My students are LOOKING for and SEEKING out kindness in others. Don’t think for a minute this doesn’t trickle down to their own lives. It’s amazing what a good book can do. Stories are the most powerful tool of progression and realization (in my opinion, of course). What amazing realizations I have made this year. I have realized that teaching is COMPLETELY about relationships. I have realized that teaching is about equipping a child with confidence and heart. I have realized that daily oral language skills pale in comparison to real conversations with kids about real life.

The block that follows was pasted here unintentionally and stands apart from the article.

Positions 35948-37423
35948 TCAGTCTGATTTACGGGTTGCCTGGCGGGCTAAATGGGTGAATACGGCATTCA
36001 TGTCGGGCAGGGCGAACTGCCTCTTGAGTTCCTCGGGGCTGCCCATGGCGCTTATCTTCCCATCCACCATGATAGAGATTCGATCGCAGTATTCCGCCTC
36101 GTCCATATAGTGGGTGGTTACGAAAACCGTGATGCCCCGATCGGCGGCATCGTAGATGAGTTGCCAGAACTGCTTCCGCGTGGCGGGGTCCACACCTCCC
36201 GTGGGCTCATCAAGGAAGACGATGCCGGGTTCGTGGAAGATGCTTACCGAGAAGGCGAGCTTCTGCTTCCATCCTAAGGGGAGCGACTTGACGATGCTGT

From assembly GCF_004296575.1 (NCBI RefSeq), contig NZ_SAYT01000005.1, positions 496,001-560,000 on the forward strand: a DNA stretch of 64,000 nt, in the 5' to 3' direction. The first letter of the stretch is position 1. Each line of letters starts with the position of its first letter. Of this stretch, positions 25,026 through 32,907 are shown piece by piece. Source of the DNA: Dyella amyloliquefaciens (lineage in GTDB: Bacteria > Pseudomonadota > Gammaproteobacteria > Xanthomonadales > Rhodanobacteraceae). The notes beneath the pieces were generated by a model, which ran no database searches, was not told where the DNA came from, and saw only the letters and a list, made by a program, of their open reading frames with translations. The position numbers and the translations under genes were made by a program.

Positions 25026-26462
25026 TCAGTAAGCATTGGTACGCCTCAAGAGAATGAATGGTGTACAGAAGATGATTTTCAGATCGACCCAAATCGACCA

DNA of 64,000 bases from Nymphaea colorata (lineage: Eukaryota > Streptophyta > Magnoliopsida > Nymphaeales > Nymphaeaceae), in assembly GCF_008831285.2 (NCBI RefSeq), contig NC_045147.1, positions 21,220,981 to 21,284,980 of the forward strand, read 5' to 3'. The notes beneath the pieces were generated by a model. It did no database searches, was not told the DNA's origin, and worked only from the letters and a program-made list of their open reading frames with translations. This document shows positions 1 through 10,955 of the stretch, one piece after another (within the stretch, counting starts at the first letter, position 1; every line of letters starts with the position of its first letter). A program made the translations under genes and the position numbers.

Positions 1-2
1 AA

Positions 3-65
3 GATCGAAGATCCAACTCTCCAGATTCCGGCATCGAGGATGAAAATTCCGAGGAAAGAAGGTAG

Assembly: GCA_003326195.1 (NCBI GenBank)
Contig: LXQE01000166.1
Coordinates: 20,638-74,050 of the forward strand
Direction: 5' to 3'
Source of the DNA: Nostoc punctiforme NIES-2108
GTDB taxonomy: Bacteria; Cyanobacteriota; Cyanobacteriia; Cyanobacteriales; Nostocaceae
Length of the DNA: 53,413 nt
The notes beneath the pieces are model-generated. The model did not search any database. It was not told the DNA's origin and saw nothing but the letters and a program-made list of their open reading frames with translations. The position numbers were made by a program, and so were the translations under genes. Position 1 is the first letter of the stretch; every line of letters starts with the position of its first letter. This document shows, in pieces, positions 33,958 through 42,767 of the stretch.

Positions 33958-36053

As I leave one journey to begin a new one, my prayer is that every teacher in every classroom comes prepared….but more importantly, comes with passion. My prayer is that every child will have a teacher that teaches without hesitation and with much gusto….with intention to motivate, inspire, and encourage.